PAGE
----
Senate Minority Leader Chuck Schumer’s call to put Capitol rioters on no-fly lists echoes the groundswell of paranoia, anger and anxiety that followed 2001’s September 11 attack. But it could “entrench an error-prone and unconstitutional system” that discriminates against people of color, warns the ACLU.
Over 40 percent of the 183 domestic terrorism cases filed in 2020 were triggered by violence associated with last summer’s Portland, Ore., demonstrations over the George Floyd killing, according to the Transactional Records Access Clearinghouse.
During the first 10 months of fiscal year 2019, the government reported that 204 terrorism-related prosecutions had been filed, says the Transactional Records Access Clearinghouse. Of these, 71 were for acts of domestic terrorism, compared to 34 for international terror cases.
The ruling by U.S. District Judge Anthony Trenga in Virginia, which came in response to a 2016 lawsuit filed by the council on American-Islamic Relations, said the list doesn’t give Americans on the list an adequate opportunity to challenge their status as potential terrorism suspects.
A designation for domestic terrorism does not currently exist. While a push to rethink what should be deemed terrorism gains some momentum, it has sparked concerns about infringement of constitutional rights.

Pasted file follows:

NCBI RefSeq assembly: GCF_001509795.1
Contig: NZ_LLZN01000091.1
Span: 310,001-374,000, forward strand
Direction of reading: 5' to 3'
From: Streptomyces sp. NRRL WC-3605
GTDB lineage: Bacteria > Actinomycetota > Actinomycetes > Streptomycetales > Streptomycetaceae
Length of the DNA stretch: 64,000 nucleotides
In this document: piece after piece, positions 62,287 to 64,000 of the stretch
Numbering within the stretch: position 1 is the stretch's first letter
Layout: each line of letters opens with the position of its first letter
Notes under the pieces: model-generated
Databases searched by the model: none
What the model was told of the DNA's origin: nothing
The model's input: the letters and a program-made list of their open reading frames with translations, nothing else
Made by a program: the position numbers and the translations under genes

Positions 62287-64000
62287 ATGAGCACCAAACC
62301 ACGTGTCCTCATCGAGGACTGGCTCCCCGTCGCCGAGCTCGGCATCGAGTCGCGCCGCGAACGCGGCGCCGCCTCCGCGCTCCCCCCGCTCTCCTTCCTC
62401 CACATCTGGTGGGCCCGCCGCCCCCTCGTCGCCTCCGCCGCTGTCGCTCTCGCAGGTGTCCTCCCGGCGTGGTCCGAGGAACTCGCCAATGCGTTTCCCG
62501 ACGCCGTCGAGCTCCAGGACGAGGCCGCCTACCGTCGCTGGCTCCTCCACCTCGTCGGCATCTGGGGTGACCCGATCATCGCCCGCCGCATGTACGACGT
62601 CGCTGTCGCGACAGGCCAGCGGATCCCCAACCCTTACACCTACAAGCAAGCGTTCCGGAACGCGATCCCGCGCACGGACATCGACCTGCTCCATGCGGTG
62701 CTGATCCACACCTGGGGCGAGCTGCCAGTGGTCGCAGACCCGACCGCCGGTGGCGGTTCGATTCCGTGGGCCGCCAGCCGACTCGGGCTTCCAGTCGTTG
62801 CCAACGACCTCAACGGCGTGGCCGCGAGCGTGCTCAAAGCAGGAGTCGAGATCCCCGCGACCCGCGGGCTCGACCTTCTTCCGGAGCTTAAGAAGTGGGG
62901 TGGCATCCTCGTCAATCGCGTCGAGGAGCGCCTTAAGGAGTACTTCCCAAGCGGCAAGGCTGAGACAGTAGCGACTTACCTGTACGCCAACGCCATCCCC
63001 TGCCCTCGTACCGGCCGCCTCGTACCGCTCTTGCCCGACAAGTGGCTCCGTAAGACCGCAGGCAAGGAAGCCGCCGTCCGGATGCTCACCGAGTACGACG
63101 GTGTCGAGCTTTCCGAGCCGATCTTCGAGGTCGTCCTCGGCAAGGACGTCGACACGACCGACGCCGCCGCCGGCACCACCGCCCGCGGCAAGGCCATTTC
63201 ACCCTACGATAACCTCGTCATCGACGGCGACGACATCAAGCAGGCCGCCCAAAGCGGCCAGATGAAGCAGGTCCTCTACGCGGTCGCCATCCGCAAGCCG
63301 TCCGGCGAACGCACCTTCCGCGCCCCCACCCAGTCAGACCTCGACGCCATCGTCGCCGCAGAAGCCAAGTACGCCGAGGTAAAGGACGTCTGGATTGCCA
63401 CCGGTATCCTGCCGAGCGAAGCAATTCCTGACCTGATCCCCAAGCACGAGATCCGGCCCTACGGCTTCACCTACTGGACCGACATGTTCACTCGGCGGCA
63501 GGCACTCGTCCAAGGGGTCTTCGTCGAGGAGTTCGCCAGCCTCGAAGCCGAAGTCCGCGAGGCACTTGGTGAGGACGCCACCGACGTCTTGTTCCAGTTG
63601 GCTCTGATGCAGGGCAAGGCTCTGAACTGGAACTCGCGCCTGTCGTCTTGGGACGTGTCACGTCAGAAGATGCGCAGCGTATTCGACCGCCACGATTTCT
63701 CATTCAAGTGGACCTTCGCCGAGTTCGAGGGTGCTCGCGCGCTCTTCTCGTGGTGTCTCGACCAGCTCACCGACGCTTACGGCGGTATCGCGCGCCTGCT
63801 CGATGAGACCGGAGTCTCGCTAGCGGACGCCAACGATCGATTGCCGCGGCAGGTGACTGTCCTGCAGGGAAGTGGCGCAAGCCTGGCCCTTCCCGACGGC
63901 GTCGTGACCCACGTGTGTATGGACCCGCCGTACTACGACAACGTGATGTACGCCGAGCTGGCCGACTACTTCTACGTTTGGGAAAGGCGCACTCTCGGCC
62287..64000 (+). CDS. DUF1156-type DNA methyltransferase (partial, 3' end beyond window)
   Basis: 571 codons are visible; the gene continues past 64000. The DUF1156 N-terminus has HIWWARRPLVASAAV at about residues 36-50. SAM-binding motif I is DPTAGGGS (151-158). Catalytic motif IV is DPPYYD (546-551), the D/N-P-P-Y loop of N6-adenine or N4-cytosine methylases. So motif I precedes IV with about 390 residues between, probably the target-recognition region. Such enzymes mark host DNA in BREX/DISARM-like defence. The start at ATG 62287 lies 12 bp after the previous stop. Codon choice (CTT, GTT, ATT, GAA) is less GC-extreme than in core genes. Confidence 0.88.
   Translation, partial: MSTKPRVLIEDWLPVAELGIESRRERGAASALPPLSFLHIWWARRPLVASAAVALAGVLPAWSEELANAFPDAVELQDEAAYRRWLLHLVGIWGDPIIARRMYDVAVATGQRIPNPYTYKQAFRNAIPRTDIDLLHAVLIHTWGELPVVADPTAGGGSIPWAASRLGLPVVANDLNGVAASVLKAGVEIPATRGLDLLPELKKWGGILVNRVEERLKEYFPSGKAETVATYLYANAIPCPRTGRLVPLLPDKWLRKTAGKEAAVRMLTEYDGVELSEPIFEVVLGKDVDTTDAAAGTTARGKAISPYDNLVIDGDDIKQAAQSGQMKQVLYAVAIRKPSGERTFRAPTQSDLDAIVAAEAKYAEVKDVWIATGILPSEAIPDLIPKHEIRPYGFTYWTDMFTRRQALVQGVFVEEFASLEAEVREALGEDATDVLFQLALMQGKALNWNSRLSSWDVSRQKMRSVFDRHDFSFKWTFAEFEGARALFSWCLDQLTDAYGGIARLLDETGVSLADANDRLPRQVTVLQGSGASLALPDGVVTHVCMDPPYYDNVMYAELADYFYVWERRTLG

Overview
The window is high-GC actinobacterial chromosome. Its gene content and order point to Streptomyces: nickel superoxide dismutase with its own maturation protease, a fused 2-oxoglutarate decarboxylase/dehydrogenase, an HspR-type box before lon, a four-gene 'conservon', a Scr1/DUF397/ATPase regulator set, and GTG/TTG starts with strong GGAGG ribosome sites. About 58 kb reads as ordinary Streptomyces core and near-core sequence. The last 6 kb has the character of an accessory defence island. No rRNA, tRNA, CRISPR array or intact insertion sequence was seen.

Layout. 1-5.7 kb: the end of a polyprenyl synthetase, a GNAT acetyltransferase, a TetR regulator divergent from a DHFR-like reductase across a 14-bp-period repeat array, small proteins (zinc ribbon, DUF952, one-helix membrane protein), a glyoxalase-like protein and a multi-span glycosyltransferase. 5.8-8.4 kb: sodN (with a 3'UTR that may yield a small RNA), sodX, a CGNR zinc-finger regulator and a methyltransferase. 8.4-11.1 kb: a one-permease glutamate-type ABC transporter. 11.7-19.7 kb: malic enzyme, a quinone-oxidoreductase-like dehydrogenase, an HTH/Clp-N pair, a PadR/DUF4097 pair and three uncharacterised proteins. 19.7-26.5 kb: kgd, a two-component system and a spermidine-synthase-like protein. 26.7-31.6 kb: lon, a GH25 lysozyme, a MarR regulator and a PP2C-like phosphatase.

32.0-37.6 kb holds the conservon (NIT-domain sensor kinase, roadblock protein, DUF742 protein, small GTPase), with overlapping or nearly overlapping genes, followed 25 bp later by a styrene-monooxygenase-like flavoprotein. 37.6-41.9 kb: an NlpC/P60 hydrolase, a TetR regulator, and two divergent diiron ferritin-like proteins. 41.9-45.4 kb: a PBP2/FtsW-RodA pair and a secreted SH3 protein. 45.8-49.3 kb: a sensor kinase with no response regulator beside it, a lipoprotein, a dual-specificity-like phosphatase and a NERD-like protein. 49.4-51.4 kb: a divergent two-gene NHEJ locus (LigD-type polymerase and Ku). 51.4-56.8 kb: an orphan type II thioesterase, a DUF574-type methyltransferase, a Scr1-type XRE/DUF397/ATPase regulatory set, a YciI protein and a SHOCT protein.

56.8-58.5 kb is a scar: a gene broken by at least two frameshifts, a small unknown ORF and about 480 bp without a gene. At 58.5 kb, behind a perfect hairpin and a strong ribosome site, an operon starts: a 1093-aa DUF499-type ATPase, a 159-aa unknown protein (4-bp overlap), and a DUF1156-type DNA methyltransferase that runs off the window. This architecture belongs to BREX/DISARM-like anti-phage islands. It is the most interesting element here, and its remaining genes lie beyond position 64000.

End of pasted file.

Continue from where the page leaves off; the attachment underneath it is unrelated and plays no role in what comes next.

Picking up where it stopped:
Nearly 2,000 hate crimes have been referred to U.S. attorneys since 2009, but just 15 percent have resulted in prosecutions, according to the Transactional Records Access Clearinghouse. So far, in 2019, just 17 cases—of 99 referrals under the five hate crime statutes on federal books—have been prosecuted.
Mark Domingo, an infantryman who served a combat stint in Afghanistan, was arrested Friday after visiting a park in Long Beach, Calif., where authorities said he planned to plant home-made explosive devices made with nail-filled pressure cookers in advance of a Nazi rally scheduled Sunday.